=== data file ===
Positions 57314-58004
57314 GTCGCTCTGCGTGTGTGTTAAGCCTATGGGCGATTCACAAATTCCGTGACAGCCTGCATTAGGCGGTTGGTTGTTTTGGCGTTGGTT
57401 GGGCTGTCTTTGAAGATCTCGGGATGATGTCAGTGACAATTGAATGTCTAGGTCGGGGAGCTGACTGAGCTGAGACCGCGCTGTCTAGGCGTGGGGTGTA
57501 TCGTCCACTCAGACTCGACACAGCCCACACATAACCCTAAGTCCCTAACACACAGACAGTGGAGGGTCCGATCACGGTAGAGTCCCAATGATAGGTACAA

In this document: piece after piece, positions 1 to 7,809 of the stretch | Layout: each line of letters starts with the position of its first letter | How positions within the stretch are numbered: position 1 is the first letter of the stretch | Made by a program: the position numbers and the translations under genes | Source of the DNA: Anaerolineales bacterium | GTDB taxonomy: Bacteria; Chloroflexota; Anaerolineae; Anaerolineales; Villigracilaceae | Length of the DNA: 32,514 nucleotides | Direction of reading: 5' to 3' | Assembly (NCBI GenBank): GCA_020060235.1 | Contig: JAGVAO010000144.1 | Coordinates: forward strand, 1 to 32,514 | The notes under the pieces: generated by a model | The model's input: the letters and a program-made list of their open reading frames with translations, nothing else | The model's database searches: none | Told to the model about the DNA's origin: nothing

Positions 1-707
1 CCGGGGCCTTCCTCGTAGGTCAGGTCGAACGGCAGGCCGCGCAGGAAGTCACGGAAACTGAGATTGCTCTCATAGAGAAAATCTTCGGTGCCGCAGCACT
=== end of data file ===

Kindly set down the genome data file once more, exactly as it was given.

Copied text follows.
Positions 57314-58004
57314 GTCGCTCTGCGTGTGTGTTAAGCCTATGGGCGATTCACAAATTCCGTGACAGCCTGCATTAGGCGGTTGGTTGTTTTGGCGTTGGTT
57401 GGGCTGTCTTTGAAGATCTCGGGATGATGTCAGTGACAATTGAATGTCTAGGTCGGGGAGCTGACTGAGCTGAGACCGCGCTGTCTAGGCGTGGGGTGTA
57501 TCGTCCACTCAGACTCGACACAGCCCACACATAACCCTAAGTCCCTAACACACAGACAGTGGAGGGTCCGATCACGGTAGAGTCCCAATGATAGGTACAA

In this document: piece after piece, positions 1 to 7,809 of the stretch | Layout: each line of letters starts with the position of its first letter | How positions within the stretch are numbered: position 1 is the first letter of the stretch | Made by a program: the position numbers and the translations under genes | Source of the DNA: Anaerolineales bacterium | GTDB taxonomy: Bacteria; Chloroflexota; Anaerolineae; Anaerolineales; Villigracilaceae | Length of the DNA: 32,514 nucleotides | Direction of reading: 5' to 3' | Assembly (NCBI GenBank): GCA_020060235.1 | Contig: JAGVAO010000144.1 | Coordinates: forward strand, 1 to 32,514 | The notes under the pieces: generated by a model | The model's input: the letters and a program-made list of their open reading frames with translations, nothing else | The model's database searches: none | Told to the model about the DNA's origin: nothing

Positions 1-707
1 CCGGGGCCTTCCTCGTAGGTCAGGTCGAACGGCAGGCCGCGCAGGAAGTCACGGAAACTGAGATTGCTCTCATAGAGAAAATCTTCGGTGCCGCAGCACT